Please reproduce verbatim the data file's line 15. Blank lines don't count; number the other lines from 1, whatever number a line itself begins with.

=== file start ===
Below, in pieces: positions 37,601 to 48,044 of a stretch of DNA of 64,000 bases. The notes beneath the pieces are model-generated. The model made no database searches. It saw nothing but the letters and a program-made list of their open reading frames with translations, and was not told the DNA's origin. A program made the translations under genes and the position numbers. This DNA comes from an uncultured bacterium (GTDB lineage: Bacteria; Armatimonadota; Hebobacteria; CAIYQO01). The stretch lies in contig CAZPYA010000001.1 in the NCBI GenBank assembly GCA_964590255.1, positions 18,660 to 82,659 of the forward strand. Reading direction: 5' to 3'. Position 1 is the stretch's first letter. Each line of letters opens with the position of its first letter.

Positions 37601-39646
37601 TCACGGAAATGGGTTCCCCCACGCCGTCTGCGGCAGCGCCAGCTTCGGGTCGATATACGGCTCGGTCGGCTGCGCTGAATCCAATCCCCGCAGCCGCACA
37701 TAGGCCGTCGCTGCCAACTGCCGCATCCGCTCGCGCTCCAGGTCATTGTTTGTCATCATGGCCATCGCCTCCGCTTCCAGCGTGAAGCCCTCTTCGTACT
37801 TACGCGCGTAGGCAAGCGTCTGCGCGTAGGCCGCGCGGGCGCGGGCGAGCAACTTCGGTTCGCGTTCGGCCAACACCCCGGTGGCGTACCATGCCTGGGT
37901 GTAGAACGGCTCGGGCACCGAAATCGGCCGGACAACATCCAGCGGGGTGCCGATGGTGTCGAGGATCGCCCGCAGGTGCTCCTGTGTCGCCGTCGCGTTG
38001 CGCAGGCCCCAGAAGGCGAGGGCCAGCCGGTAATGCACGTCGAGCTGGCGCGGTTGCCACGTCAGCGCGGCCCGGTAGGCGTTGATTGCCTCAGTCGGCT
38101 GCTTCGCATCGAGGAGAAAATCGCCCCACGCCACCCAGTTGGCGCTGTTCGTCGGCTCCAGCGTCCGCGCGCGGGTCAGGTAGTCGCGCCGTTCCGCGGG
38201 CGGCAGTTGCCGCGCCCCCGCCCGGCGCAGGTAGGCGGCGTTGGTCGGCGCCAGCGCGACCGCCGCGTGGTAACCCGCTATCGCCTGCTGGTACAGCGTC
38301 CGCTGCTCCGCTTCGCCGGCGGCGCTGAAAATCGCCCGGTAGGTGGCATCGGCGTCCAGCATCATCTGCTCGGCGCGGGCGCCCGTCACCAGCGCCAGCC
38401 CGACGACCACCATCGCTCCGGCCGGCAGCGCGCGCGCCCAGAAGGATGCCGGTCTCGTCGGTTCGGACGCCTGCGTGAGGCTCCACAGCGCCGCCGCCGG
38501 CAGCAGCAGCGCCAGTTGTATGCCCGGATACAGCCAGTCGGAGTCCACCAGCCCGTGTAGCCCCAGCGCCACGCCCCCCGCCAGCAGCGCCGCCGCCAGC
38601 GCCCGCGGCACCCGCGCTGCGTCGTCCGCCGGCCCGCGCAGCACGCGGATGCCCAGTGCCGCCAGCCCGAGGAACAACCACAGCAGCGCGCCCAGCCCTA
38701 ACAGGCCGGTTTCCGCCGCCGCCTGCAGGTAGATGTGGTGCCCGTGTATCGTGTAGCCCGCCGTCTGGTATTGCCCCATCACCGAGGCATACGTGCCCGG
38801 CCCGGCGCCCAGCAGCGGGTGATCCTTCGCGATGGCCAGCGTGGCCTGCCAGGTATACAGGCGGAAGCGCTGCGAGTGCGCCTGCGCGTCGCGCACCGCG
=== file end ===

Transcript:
38801 CCCGGCGCCCAGCAGCGGGTGATCCTTCGCGATGGCCAGCGTGGCCTGCCAGGTATACAGGCGGAAGCGCTGCGAGTGCGCCTGCGCGTCGCGCACCGCG